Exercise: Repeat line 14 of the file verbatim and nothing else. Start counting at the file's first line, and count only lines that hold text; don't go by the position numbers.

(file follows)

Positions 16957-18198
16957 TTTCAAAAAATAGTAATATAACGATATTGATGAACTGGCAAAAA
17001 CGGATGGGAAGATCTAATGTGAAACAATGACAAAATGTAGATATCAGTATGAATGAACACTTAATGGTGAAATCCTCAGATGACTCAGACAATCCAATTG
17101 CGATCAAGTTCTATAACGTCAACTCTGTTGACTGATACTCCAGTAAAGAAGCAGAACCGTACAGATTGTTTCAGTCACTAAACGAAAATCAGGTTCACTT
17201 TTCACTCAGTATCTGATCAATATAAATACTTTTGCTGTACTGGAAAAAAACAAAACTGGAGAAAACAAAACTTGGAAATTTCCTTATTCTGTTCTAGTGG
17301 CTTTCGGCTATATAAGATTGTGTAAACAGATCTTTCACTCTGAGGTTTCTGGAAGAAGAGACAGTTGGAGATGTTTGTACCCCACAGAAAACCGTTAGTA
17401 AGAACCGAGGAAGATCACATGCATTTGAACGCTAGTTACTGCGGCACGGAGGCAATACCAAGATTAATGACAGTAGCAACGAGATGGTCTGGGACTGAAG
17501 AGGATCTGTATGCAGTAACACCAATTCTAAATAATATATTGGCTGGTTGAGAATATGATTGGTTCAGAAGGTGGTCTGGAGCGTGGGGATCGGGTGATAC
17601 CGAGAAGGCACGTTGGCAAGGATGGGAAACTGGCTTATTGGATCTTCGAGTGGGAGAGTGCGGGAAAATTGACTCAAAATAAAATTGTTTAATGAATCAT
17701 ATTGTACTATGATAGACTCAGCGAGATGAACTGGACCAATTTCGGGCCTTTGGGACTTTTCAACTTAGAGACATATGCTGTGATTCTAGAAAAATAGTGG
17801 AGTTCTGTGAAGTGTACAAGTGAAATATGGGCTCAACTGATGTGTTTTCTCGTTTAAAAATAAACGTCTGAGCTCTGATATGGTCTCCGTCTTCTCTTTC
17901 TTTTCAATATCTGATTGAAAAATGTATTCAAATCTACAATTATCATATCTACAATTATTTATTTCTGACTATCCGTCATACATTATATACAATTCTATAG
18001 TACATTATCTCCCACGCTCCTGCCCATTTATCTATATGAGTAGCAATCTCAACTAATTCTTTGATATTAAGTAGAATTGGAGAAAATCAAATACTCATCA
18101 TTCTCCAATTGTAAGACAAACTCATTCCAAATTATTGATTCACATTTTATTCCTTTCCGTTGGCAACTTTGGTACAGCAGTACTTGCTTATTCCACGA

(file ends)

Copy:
18101 TTCTCCAATTGTAAGACAAACTCATTCCAAATTATTGATTCACATTTTATTCCTTTCCGTTGGCAACTTTGGTACAGCAGTACTTGCTTATTCCACGA